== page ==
Small firm - Large firm Relationships. Druid 2014

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  • 1.Small firm-large firm relationships and the implications for small firm innovation: What do we know? Dr Andrew James*, Dr Sally Gee*, Prof Jim Love**, Prof Stephen Roper*** and Jack Willis* * Manchester Institute of Innovation Research, Manchester Business School, University of Manchester, UK ** Aston Business School, Aston University, UK *** Warwick Business School, Warwick University, UK DRUID Society Conference 2014 on ENTREPRENEURSHIP - ORGANIZATION INNOVATION, Copenhagen Business School, Denmark 16-18 June 2014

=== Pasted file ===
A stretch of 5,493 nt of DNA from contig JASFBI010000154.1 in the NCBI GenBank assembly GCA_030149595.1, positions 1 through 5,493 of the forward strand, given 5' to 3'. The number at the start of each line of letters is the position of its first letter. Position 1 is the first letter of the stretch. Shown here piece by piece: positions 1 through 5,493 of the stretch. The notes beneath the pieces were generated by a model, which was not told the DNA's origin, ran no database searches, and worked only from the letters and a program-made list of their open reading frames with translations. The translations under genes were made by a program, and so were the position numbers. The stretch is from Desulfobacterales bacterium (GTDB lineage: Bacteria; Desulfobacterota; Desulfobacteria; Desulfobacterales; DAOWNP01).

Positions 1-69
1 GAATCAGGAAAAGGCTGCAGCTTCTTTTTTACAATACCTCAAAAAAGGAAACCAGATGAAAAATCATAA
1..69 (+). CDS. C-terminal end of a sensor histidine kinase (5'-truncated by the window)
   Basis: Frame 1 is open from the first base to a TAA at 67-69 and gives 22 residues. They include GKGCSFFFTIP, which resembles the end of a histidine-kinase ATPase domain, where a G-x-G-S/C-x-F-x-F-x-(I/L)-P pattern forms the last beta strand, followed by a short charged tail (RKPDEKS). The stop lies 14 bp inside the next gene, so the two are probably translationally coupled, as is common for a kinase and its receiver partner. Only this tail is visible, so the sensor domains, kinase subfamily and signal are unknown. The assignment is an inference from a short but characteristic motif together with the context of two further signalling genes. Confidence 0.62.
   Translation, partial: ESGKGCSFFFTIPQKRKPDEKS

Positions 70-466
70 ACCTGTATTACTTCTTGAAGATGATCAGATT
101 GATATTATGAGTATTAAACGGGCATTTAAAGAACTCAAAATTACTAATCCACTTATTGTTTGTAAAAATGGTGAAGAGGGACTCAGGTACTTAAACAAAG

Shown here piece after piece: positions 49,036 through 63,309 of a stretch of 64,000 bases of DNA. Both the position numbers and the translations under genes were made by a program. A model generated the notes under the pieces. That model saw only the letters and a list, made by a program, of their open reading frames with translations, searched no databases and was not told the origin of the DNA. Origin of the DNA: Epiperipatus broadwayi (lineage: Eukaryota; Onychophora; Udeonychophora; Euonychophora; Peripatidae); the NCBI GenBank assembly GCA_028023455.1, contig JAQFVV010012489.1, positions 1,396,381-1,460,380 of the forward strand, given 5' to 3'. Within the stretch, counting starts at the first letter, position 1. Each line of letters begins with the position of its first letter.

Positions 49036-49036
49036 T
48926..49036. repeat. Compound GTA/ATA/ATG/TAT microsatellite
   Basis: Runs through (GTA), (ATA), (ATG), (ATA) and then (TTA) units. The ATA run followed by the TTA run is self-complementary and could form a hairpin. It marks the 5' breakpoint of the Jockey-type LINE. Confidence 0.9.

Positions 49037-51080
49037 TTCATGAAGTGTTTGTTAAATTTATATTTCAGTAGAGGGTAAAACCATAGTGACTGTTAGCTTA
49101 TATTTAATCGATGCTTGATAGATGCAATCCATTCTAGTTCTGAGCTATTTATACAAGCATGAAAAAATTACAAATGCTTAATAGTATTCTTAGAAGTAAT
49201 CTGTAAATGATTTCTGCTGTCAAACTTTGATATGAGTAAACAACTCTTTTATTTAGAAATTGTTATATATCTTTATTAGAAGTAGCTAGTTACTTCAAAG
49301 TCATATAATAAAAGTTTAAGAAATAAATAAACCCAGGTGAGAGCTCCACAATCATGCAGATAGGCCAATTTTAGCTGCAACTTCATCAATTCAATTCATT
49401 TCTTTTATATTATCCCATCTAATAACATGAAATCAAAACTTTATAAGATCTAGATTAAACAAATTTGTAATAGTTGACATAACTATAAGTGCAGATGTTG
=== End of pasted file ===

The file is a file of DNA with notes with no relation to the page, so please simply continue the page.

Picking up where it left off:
2. Rationale for the paper Long-standing debate on the relative innovativeness of large and small firms (Acs and Audrestch, 1987; Tether, 1998) Much less research on the impact of relationships between large & small firms on innovation in smaller firms Few explicit studies despite extensive literature on SME innovation, increasing focus on open innovation & SMEs, SMEs in innovation ecosystems, SMEs in supply chains Rothwell (1989) published 25 years ago but remains seminal work 3. A typology of small firm-large firm relationships in innovation Vertical/supply chain relationships: oriented around the flow of material goods & service Subcontracting relationships Producer-customer/user relationships Knowledge creation & exchange relationships: internalising knowledge Large firm-small firm collaborations Licensing agreements Knowledge-informed acquisitions Knowledge creation & exchange relationships: stabilising divisions of innovation activity Contract research Corporate venturing Open innovation ecosystems (adapted by the authors from Rothwell, 1989) 4. Dynamic complementarities between large & small firms Certain relationships can effectively combine the advantages of large firms & SMEs to promote technological innovation (Rothwell, 1989; Arora & Gambardella, 1990; Rothwell & Dodgson, 1994) Behavioural advantages of some SMEs: entrepreneurial dynamism, internal flexibility, responsiveness to changing circumstances Material advantages of large firms: greater financial & technological resources for innovation; large scale investment in production facilities; regulatory capabilities; extensive distribution networks & channels to market; financial capacity to undertake longer time-to- market investments Extent of dynamic complementarities may vary between sectors & over the industry life cycle 5. Vertical relationships: demand networks & supply chains Vertical relationships with customers & suppliers are the most common form of external innovation linkage for SMEs (Brunswicker & Vanhaverbeke, 2011) & have the largest impact on innovation in SMEs (Nieto & Santamaria, 2010) SMEs who are proactive in strengthening vertical relationships have higher innovation performance than other SMEs (Lasagni, 2012) Large firms tend to be the focal organisations in many of these demand networks & supply chains but we know very little about their engagement of SMEs as sources of innovation 6. Horizontal relationships: open innovation, alliances & networks Open innovation literature emphasises the growing role of external knowledge networks & routes to commercialisation in business strategy as a means to overcome resource constraints and improve innovativeness & competitiveness of firms (Chesbrough, 2003; Chesbrough, 2006) SMEs may rely more heavily on external knowledge networks than large firms (Rogers, 2004) & strength of alliance networks of start-ups may lead to significant differences in their subsequent innovative performance (Baum et al, 2000) Engagement in open innovation networks may be a particular challenge for SMEs since they may lack the breadth of technological knowledge necessary for broad partnerships; lack the ability to efficiently protect their intellectual property; and have lower absorptive capacity (van de Vrande et al, 2009; Chesbrough, 2010) Open innovation strategies of large firms emphasise effective engagement of external sources of innovative capabilities wherever they reside, including SMEs but we know very little about how large & small firms interact in open innovation ecosystems 7. Tensions in the SME-large firm relationship may have an impact on SME innovation Lean supply chain management practices may be reducing opportunities for SMEs (Dowdall, 2004; Rutherford & Holmes, 2008) Where a focal (large) firm has a monopoly or oligopoly position, this may suppress radical/disruptive innovation in the supply chain (Afuah, 2002; Kaufman et al, 2003) & opportunities for innovative SMEs in the supply chain (James, 2012) In some sectors, large firm practices may have led (SME) suppliers to invest less in new product development & innovation (UK Competition Commission, various) 8. Limitations of data from innovation surveys Much of the data on small firm-large firm relationships comes from qualitative case studies or supply chain analyses Econometric or statistical analysis of small firm-large firm relationships & impacts on small firm innovation are limited, due in part to limitations of most innovation surveys Community Innovation Survey (CIS) provides some information on innovation partnerships but not size of partners: Whether a firm collaborated with suppliers, customers, etc as part of its innovative activity Subjective indication of importance Other sources of innovation (patents, standards, etc) 9. What do we need to know? There is virtually no specific evidence on the size of the firms with which SMEs interact or on whether interactions with firms of different sizes have differential effects with regard to SME innovation Limited attention has been paid to the factors that may support or hinder the engagement of SMEs in the supply chains of large firms & the responsiveness of large firms to innovation from SMEs We know very little about how large firms and SMEs interact in open innovation nor the creation & dynamics of large firm-SME relationships within innovation ecosystems The focus of much of the research has been on technological innovation yet large firm-SME relations may lead to other types of innovation (e.g. in business processes) Most of the research has focused on new, growing technology sectors (e.g. biotechnology) but what about stable/traditional sectors? What about the service sector? There is little in the existing research on management practice: what SMEs should do to maximise the innovation benefits of links with large firms & overcome the challenges